White House Chief of Staff Rahm Emanuel is a veteran of the Clinton White House and the basis
for a popular West Wing television character. He's also a colorful figure known for hard-charging tactics. Emanuel has drawn frequent fire from the
left for his politics-first focus, which has led the White House to
compromise on many policies. But Emanuel has his defenders, too. Is he
good for the White House, or a liability?
- Only Rahm Can Save White House
On the front page of The Washington Post, Jason Horowitz explores the
love-hate. "Emanuel is a force of political reason within the White
House and could have helped the administration avoid its current bind
if the president had heeded his advice on some of the most sensitive
subjects of the year: health-care reform, jobs and trying alleged
terrorists in civilian courts." Many Democrats "believe Emanuel, the
town's leading purveyor of four-letter words, a former Israeli army
volunteer and a product of a famously argumentative family, was not
aggressive enough in trying to persuade a singularly self-assured
president and a coterie of true-believer advisers that 'change you can
believe in' is best pursued through accomplishments you can pass. "
- 'Obama Needs Rahm At The Top' The Washington Post's Dana Milbank loves him some Rahm.
"Obama's first year fell apart in large part because he didn't follow
his chief of staff's advice on crucial matters. Arguably, Emanuel is
the only person keeping Obama from becoming Jimmy Carter," he writes.
"Obama's greatest mistake was failing to listen to Emanuel on health
- When You Anger Michelle The Atlantic's Marc Ambinder reports
that even Michelle Obama is getting impatient with him. "The first
lady, according to an associate, was irate [at Milbank's column]. She
did not accept Emanuel's denials that he had been the story's source,"
he writes. "Emanuel famously has trouble keeping his opinions to
himself, and he has not censored himself when talking with friends
about his duties and his frustrations ... While it's sometimes
necessary to defend yourself in service of the president, it is
absolutely verboten to throw the boss under the bus."
- Is Rahm Giving Valuable Advice? Liberal blogger Matthew Yglesias muses
that Rahm has publicly split with the White House largely on national
security matters, but Obama remains very popular on national security.
"So it's not at all clear to me what political problem having listened
to Rahm about KSM and whatnot is supposed to have solved," he writes.
"Both common sense and the polling breakdown indicate that
dissatisfaction with Obama is driven by the poor performance of the
economy since Obama's inauguration. And none of these Rahm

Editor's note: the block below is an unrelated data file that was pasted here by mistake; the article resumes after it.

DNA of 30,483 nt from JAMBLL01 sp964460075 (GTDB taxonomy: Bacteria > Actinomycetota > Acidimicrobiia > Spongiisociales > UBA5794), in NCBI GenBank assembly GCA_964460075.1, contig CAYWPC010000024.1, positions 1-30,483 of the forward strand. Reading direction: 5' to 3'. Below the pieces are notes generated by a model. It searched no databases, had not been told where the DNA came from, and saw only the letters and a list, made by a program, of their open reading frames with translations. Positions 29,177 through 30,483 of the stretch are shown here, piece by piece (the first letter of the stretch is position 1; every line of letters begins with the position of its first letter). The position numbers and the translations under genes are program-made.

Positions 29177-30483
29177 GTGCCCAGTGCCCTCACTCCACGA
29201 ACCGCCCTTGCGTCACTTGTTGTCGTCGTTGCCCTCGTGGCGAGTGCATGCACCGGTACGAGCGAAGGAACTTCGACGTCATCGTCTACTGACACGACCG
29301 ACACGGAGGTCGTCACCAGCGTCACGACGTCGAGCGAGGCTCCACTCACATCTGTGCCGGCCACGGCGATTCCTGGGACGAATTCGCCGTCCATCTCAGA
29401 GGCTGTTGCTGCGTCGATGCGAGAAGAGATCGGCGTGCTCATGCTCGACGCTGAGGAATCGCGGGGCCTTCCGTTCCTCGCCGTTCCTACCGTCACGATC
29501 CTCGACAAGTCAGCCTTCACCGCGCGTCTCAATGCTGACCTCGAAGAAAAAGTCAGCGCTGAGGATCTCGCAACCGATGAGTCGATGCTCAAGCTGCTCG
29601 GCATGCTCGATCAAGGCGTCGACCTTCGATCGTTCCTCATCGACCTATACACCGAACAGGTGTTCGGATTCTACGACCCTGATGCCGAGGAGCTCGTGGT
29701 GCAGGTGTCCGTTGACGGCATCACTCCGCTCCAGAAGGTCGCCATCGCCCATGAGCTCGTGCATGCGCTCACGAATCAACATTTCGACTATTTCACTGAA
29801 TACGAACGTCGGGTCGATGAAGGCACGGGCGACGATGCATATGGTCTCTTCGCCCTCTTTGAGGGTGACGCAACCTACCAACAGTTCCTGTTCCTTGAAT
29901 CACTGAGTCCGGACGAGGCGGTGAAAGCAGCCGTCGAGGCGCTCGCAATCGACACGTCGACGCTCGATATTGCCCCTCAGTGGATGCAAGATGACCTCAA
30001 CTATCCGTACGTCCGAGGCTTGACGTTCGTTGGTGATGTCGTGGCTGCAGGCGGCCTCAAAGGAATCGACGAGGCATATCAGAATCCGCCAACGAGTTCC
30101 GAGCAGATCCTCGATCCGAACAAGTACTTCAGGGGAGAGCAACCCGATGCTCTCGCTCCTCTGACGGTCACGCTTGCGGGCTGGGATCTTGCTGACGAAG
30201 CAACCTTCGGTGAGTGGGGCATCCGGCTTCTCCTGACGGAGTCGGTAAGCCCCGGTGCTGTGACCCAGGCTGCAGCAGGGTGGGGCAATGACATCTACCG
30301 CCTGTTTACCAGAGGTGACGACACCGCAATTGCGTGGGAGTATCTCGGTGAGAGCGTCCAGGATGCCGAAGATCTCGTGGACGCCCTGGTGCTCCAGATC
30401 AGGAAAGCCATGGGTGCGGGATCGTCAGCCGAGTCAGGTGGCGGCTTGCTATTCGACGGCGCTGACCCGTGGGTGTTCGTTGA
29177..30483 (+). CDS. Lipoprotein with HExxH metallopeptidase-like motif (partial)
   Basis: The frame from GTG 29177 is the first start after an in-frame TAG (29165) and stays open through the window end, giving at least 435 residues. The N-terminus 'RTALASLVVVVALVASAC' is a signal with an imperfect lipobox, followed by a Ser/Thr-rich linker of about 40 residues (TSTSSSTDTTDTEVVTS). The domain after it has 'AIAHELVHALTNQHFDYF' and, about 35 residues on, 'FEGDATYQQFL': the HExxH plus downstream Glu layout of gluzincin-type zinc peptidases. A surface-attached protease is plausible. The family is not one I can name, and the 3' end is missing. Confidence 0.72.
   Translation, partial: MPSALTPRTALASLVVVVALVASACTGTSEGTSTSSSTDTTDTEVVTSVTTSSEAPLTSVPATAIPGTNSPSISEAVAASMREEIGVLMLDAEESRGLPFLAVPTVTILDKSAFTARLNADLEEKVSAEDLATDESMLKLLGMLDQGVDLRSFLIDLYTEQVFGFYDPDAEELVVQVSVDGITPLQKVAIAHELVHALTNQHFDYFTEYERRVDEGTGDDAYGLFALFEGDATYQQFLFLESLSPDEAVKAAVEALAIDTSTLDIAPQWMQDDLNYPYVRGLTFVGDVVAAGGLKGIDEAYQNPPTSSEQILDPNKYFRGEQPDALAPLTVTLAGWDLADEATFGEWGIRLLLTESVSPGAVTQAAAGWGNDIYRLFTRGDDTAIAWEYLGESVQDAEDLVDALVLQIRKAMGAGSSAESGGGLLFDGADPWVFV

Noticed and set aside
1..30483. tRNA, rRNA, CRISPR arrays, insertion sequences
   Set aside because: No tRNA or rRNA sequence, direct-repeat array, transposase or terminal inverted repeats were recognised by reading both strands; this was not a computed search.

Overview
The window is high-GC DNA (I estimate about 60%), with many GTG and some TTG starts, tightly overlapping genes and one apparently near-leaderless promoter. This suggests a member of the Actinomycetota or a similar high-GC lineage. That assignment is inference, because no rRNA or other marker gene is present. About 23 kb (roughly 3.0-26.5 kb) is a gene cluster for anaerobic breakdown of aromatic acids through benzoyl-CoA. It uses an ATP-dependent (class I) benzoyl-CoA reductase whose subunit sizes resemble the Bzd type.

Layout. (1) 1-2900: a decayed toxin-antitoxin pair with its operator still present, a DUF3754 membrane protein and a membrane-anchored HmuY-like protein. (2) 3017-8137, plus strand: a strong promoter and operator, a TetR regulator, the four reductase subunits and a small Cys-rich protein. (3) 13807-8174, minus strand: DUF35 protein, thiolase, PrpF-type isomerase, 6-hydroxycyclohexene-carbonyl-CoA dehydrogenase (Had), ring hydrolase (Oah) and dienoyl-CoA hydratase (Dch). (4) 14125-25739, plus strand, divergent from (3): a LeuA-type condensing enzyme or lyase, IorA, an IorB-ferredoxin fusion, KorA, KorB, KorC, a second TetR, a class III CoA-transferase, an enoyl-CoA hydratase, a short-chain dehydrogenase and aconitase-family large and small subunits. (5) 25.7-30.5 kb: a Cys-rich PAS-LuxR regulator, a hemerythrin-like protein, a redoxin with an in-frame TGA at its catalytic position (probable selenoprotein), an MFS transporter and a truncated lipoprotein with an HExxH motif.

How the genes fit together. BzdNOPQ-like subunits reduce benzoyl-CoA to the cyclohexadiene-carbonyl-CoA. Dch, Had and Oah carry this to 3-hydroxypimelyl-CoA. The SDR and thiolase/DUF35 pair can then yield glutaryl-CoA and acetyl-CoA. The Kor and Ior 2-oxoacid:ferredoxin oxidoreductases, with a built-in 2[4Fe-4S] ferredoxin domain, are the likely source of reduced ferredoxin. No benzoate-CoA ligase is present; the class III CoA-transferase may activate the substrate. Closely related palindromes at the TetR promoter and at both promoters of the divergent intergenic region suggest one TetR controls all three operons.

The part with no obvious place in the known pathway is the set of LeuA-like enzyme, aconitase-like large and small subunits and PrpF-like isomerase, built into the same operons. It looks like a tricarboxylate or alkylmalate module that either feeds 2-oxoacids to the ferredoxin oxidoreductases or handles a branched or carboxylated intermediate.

retrospectives have given any indication that he had some secret plan
to fix the economy that Obama rejected."
- Maybe He Should Quit The Washington Post's Jonathan Capehart writes,
"it's unclear whether his job is really in any danger. But Milbank
posed a relevant query during a Feb. 22 online Q&A about his
column. 'A better question is why [Emanuel would] want to stay on the
job if his advice isn't being followed.' That's a question President
Obama ought to put to Emanuel. And what I wouldn't give to be a fly on
the wall to hear the answer."
- Politics-Before-Policy Is Bad For Both Liberal blogger Joe Sudbay slams
Emanuel's effort to cut the stimulus from the economist-recommended
$1.2 trillion. "If he were the hard-ass we'd all been led to believe he
was, Emanuel would have sent Obama to Maine to campaign for the
strongest bill possible, in order to get Snowe's and Collin's votes.
That's what a real tough Chief of Staff would have done, instead of
caving as quickly as possible on the medicine needed to save the
country from economic collapse. Emanuel made Obama look weak right off
the bat -- and the Republicans saw it immediately."
- Everything Wrong With Washington The Washington Post's Ezra Klein doesn't hold back.
"The defense of Rahm favored by some Washington Democrats is evidence
of everything that is wrong with Washington: It prizes politics rather
than policy, and seems interested in the problems Americans are facing
only insofar as those problems show up in the president's poll numbers.
In this telling, the measure of Obama's success is not how much good he
does for the country but how much good he does for congressional
reelection campaigns. No wonder people hate this city."
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